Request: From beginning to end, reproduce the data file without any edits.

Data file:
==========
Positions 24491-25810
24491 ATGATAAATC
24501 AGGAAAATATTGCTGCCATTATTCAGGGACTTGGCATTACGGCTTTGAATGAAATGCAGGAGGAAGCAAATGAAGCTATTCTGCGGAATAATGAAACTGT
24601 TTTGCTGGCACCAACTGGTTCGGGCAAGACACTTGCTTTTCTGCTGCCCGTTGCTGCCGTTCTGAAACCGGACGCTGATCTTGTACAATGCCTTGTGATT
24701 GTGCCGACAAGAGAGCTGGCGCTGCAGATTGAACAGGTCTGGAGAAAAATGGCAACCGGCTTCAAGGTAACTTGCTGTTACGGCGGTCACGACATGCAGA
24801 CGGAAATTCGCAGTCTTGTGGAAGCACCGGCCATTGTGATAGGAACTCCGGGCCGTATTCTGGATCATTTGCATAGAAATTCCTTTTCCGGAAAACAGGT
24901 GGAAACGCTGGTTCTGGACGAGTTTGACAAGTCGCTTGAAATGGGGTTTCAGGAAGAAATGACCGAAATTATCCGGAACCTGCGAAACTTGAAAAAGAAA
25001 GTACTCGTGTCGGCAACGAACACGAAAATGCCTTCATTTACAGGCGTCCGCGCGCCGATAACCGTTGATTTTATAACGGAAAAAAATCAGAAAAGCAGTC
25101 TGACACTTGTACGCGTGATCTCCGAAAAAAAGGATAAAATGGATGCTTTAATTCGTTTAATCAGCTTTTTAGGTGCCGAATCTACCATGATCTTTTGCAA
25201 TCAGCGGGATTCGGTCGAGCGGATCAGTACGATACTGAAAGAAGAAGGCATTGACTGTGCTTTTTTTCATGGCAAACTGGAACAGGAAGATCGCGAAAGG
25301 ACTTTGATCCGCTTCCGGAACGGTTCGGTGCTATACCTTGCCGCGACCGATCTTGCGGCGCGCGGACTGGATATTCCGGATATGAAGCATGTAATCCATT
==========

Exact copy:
Positions 24491-25810
24491 ATGATAAATC
24501 AGGAAAATATTGCTGCCATTATTCAGGGACTTGGCATTACGGCTTTGAATGAAATGCAGGAGGAAGCAAATGAAGCTATTCTGCGGAATAATGAAACTGT
24601 TTTGCTGGCACCAACTGGTTCGGGCAAGACACTTGCTTTTCTGCTGCCCGTTGCTGCCGTTCTGAAACCGGACGCTGATCTTGTACAATGCCTTGTGATT
24701 GTGCCGACAAGAGAGCTGGCGCTGCAGATTGAACAGGTCTGGAGAAAAATGGCAACCGGCTTCAAGGTAACTTGCTGTTACGGCGGTCACGACATGCAGA
24801 CGGAAATTCGCAGTCTTGTGGAAGCACCGGCCATTGTGATAGGAACTCCGGGCCGTATTCTGGATCATTTGCATAGAAATTCCTTTTCCGGAAAACAGGT
24901 GGAAACGCTGGTTCTGGACGAGTTTGACAAGTCGCTTGAAATGGGGTTTCAGGAAGAAATGACCGAAATTATCCGGAACCTGCGAAACTTGAAAAAGAAA
25001 GTACTCGTGTCGGCAACGAACACGAAAATGCCTTCATTTACAGGCGTCCGCGCGCCGATAACCGTTGATTTTATAACGGAAAAAAATCAGAAAAGCAGTC
25101 TGACACTTGTACGCGTGATCTCCGAAAAAAAGGATAAAATGGATGCTTTAATTCGTTTAATCAGCTTTTTAGGTGCCGAATCTACCATGATCTTTTGCAA
25201 TCAGCGGGATTCGGTCGAGCGGATCAGTACGATACTGAAAGAAGAAGGCATTGACTGTGCTTTTTTTCATGGCAAACTGGAACAGGAAGATCGCGAAAGG
25301 ACTTTGATCCGCTTCCGGAACGGTTCGGTGCTATACCTTGCCGCGACCGATCTTGCGGCGCGCGGACTGGATATTCCGGATATGAAGCATGTAATCCATT